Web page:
Time, as the adage goes, heals all wounds. The passage of time – one tick-tock after another in steady, constant procession – also has the capacity to change one’s focus. Sometimes the best approach to conflict is simply to wait it out, to wait for the anger and emotion to fizzle out, to sleep it off.
In nearly every case, things do look better in the morning.
The two aspirins and a good night’s sleep are in fact all you’ll need to feel better.
But what underlies these changes and apparent miracle healings is time and the things that move and change under the surface and behind the scenes where you don’t (and can’t) see them.
Forty days and nights is a sizeable chunk of time. Throughout scripture, we read time and time again of the 40 day and 40 night timeframe. The rains lasted 40 days and nights during the flood, Moses spent 40 days and nights on the mountain with God, learning the Law and the laws. As well as spending 40 days and nights in the wilderness prior to starting his ministry, Jesus ended his ministry with the same timeframe, appearing 40 days and nights to his disciples and followers after his resurrection and before his ascension.
But why 40? What is so special about 40 days and nights?
I don’t know the answer to those questions. What I do know is what can happen to a human body over a 40-day period. It can change without trying to change. It can survive without food without dying.
It can change without trying and survive without food. I read somewhere that the average time a human can survive without food is 42 days. Jesus, after 40 days without eating, would have been emaciated but still functional. But why do this to yourself? What would be the purpose of fasting nearly to the point of death?
The advantages of fasting are well-known. They include physical as well as mental/spiritual/emotional benefits. I would suggest that one of the main reasons Jesus fasted for 40 days and nights was to gain an extremity of those benefits, and that the reason he went into the desert to do the fast was to change without trying to change. He let the isolation factor of the wilderness and the passage of time change him rather than trying to change himself.
Isolation brings you face-to-face with yourself. It also – and more importantly – brings you face-to-face with God, like Moses on the mountain. Full disclosure here: I have never fasted for 40 days and nights in a wilderness setting, mainly because I haven’t been “driven” to do so, as scripture says Jesus was. So I don’t know what happened to Jesus’ sinless mindset during that time, but it obviously was to his benefit and to ours.
From a purely practical perspective, Jesus left the Martha work (his carpentry) and the cares of the world behind. When your days and nights are not filled with your own and other people’s expectations of what you should or should not be doing, a massive amount of time and spiritual space frees up. It’s like in spring, when you open the doors and windows again to let in the fresh cool air after months of trying to keep it out, only instead of just opening the doors and windows, you also take off the roof and knock down the walls. All you have left is the floor beneath your feet, so you can walk and sit and lie down. You could even dispense with the floor, if you wanted to, and just use the ground.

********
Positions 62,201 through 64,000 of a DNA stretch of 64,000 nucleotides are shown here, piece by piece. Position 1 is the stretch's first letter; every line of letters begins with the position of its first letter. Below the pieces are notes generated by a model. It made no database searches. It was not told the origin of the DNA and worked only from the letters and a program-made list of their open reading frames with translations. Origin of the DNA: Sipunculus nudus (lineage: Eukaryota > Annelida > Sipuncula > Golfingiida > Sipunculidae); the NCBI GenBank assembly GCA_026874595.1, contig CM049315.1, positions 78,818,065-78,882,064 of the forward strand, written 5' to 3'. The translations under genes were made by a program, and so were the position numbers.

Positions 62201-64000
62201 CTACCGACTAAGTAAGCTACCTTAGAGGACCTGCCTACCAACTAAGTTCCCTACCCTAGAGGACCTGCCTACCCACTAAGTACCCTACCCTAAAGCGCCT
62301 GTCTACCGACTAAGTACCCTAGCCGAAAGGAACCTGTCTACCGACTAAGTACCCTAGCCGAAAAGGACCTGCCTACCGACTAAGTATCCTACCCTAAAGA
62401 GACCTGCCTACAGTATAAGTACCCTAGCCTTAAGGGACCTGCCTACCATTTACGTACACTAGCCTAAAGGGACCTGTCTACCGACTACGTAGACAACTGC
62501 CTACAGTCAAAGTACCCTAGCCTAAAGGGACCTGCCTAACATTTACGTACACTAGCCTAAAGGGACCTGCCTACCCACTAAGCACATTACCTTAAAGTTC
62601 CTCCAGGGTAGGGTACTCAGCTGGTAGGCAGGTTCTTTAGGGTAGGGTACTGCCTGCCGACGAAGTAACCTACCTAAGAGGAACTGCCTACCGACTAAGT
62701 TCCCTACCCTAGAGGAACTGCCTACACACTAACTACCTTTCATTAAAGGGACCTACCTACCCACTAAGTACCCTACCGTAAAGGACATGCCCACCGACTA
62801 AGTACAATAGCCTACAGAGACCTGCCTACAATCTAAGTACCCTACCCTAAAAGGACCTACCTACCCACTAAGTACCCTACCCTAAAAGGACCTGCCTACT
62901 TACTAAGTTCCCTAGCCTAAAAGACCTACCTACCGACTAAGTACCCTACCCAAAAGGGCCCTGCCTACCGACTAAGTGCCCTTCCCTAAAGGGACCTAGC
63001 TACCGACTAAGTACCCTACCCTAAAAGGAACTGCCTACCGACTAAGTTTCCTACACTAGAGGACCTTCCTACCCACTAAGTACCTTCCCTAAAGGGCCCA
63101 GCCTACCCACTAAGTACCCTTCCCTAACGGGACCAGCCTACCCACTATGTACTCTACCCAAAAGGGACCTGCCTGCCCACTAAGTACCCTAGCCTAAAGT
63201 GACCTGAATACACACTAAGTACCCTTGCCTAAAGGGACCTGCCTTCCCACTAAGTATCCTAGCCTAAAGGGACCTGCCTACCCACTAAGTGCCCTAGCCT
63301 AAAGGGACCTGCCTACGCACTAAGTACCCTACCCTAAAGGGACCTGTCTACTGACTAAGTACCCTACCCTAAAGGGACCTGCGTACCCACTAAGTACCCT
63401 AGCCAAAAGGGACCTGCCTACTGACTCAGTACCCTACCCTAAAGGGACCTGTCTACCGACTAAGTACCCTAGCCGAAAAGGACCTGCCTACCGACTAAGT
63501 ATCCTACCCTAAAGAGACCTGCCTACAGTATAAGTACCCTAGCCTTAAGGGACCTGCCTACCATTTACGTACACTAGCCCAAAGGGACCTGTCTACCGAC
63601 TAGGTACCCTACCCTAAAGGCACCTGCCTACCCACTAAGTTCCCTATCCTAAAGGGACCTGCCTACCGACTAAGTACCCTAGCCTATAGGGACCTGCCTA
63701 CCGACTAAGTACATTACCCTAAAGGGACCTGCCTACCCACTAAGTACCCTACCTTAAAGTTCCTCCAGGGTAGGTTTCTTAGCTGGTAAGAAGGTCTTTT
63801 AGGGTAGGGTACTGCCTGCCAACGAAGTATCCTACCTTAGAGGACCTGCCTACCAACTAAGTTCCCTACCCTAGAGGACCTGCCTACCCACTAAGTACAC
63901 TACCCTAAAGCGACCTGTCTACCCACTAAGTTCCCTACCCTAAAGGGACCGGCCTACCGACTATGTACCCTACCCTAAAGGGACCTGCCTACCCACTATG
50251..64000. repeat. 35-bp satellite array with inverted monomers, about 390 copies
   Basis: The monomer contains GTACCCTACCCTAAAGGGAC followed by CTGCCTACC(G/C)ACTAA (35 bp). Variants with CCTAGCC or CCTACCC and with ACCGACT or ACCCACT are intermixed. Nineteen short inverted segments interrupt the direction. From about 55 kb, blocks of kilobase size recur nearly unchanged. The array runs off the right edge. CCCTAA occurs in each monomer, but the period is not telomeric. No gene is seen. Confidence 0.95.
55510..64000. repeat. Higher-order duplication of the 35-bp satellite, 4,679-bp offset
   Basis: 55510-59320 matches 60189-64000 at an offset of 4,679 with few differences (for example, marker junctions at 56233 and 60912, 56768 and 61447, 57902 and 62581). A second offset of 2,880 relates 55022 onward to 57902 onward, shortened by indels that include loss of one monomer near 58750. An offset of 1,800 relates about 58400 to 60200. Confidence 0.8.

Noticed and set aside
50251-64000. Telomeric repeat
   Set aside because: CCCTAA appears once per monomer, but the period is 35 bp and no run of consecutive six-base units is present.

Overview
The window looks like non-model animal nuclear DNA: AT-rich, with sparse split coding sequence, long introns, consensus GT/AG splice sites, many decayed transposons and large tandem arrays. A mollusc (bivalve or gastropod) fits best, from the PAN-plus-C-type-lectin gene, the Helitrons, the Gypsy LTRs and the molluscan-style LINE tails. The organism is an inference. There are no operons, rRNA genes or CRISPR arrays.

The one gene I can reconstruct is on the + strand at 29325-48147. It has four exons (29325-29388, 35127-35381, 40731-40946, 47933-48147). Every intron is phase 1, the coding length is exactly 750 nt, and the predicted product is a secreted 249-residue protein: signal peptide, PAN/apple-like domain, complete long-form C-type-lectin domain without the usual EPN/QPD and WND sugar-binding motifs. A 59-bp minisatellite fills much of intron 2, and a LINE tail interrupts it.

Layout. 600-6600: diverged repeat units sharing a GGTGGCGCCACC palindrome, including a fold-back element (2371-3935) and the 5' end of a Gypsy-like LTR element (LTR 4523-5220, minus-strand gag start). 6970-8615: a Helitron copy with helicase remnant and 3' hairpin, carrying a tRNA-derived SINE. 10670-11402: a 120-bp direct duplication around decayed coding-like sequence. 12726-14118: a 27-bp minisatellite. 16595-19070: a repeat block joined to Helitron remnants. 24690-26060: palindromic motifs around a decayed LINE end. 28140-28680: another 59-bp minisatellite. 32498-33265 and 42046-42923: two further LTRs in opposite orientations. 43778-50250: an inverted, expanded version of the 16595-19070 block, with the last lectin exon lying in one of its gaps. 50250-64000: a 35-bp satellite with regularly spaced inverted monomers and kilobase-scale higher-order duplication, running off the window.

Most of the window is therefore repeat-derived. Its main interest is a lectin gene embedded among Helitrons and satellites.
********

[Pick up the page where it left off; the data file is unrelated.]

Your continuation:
This is what Jesus did. He walked and sat and slept and on the ground for 40 days and nights – no walls, no windows, no roof, and not even a floor. He had no daily rounds or tasks or carpentry orders. He didn’t have to prepare meals, or eat them, or clean up afterwards. He didn’t have to do laundry or make his bed. He didn’t have to make small talk. He didn’t have to solve people’s problems for them. He didn’t have to listen to local gossip or stay caught up on the latest news. He didn’t have to care about the cares of the world. Simply by relocating himself to the wilderness in isolation, all of the cares fell away. They left him as much as he left them. It was a mutual parting.
From a spiritual perspective, I can only speculate how the isolation and the fasting and the passage of time interplayed with Jesus’ one-on-one with himself and with God. But I get excited thinking about it. It’s like Jesus the caterpillar carpenter entered the pupal stage and emerged after 40 days and nights as the most beautiful of all spiritual butterflies. And all he had to do was to do nothing but be with God.
We ourselves may or may not someday be driven into the wilderness like Jesus. It may or may not be for 40 days and nights; it may or may not involve fasting from food. Each of us is different and has a different relationship with God. Jesus is our example, but we’re not cut-out dolls of him. We are, each of us, unique before God.
What Jesus had to do was very specific to his role in the Kingdom, just as what we have to do is specific to our role in the Kingdom. We follow Jesus’ example, but we don’t mimic him. We don’t go 40 days and nights without food because he did. We don’t wear a crown of thorns and carry a cross around because he did. We are unique before God. What Jesus had to do was between him and God, just as what we have to do is between us and God.
Even so, the benefits of fasting for a prolonged period of time were clearly demonstrated by Jesus. By “fasting” I don’t just mean fasting from food. It could be fasting from anything that takes you away from your focus on God and from doing his will. Time has a way of changing us without our trying to change ourselves. If you remove yourself from the influence of the world and open yourself to God by throwing open your spiritual windows and doors and knocking down your spiritual walls and roof – something amazing happens.
That’s a guarantee.
And then, when time is up and the fast is over, you take that amazingness back to the world, like Jesus did. You shed the caterpillar fluff, like Jesus did, and you get your wings.